Metaphors in creative copywriting – metaphorically speaking

I read the other day that we use metaphors about every 25 words. Which seemed a lot. So I started looking out for them. And when you start, it’s difficult to stop seeing them, well, everywhere.

Metaphors in copy are rooted in our language

(Exhibit A: I just used a metaphor without even thinking about it.)

They’re not just a poetic device used “to say things prettier”, metaphors shape how we perceive and understand the world around us. What does metaphorically speaking mean and how can we use metaphors in copywriting?

Linguists George Lakoff and Mark Johnson argue that metaphors are an integral part of our conceptual system: how we define our everyday reality (what we think, feel, and do).

They help us to make sense of that which is difficult to pin down – the abstract and intangible – through something which is easier to grasp – the concrete and physical.

For example, “time is money”.

Time is a slippery concept. So we understand it in terms of something physical: money.

We invest money, buy it, save it, spend it, and so on. And we talk about time in the same way.

Money, and therefore time, is perceived as a valuable commodity. This shapes how we talk about it, understand it, and – ultimately – act.

“Metaphors affect the way we perceive the world, categorize experiences, and organize our thoughts.”

– Hernan Pablo Casakin, Metaphors in design problem solving: implications for creativity

Good metaphors to use in creative writing

Paint a picture

Metaphors are incredibly useful for communicating effectively and “efficiently”:

“because we have grown up implicitly understanding both verbal and visual metaphors they act as a shortcut directly into our emotions and thinking. We do not have to process them in the same way as new information, making them easier to understand and more effective at manipulating us.”

– Andrew Tate, How designers use visual metaphors to change the way we act and feel

At D&AD Festival in May, I attended a great talk on “Beating the Bullshit” by Kate Van Der Borgh and Matt Baxter. This was all about breaking down communication barriers and the importance of using everyday understandable language rather than business jargon.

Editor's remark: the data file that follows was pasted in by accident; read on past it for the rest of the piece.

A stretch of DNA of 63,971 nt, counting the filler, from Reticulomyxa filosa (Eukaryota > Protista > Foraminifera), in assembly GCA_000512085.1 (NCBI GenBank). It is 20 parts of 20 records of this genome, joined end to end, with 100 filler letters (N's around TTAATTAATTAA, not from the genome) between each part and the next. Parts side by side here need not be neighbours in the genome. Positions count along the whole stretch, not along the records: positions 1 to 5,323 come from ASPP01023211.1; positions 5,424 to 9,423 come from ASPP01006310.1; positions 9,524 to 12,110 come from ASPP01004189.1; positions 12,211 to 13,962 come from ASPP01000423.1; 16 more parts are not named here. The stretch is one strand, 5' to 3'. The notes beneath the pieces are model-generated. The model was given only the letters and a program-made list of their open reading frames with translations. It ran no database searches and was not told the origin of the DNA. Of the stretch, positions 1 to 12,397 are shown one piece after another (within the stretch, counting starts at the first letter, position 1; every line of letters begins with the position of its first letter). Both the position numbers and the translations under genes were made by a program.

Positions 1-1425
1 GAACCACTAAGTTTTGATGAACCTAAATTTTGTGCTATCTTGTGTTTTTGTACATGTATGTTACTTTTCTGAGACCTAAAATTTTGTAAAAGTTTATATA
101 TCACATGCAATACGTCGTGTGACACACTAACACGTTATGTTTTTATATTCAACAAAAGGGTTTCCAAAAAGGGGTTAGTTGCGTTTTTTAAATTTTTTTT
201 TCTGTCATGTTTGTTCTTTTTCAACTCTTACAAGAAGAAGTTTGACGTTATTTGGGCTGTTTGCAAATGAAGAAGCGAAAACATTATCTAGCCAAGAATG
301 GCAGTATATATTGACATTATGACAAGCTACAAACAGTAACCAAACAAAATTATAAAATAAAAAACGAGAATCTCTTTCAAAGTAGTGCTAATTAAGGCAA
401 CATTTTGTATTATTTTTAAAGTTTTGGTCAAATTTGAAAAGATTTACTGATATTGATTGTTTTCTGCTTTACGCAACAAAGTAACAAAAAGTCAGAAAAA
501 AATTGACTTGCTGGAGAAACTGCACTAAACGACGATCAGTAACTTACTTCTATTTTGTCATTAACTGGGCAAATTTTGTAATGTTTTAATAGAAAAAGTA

A really interesting point they made was that often communication barriers are caused by talking in the abstract and refusing to “get real”.

And the answer to this?

“Let your readers see what you are seeing by using visual, concrete language.”

Steven Pinker

Paint a picture with words. With creative copywriting, give people a window onto the world.

Which is exactly what metaphors do.

Actually paint the picture

Metaphors aren’t just verbal, but visual too.

I’ve previously written about graphic memoirs, which are rich with visual metaphors. Usually handling challenging topics, their focus is often on coming to terms with difficult experiences and communicating complex emotions. Metaphors can help express these.

Similarly, visual metaphors often appear in advertising and can be used to great effect.

I’ve been reading Beryl McAlhone and David Stuart’s A Smile in the Mind recently. It’s all about wit: combining the familiar with the unexpected to capture the audience’s attention, and making them stop and think “huh, that’s clever”.

Which is very similar to metaphors…

Madame de Stael said:

“Wit lies in recognizing the resemblance between things which differ and the difference between things which are alike.”

Mark Twain in fact used a metaphor to describe wit:

“Wit is the sudden marriage of ideas which before their union were not perceived to have any relation.”

And, in fact, Bateman defines visual metaphors as:

“the unusual pairing of two elements that creates a new meaning that neither element had alone, thus creating a whole new conceptual visual expression.”

Metaphors in design

Metaphors are all around us.

And, as John Saito points out in his article Making up metaphors, many of the icons we see every day are metaphors:
Settings = ⚙️
Edit = ✏️
Attach = 📎
Delete = 🗑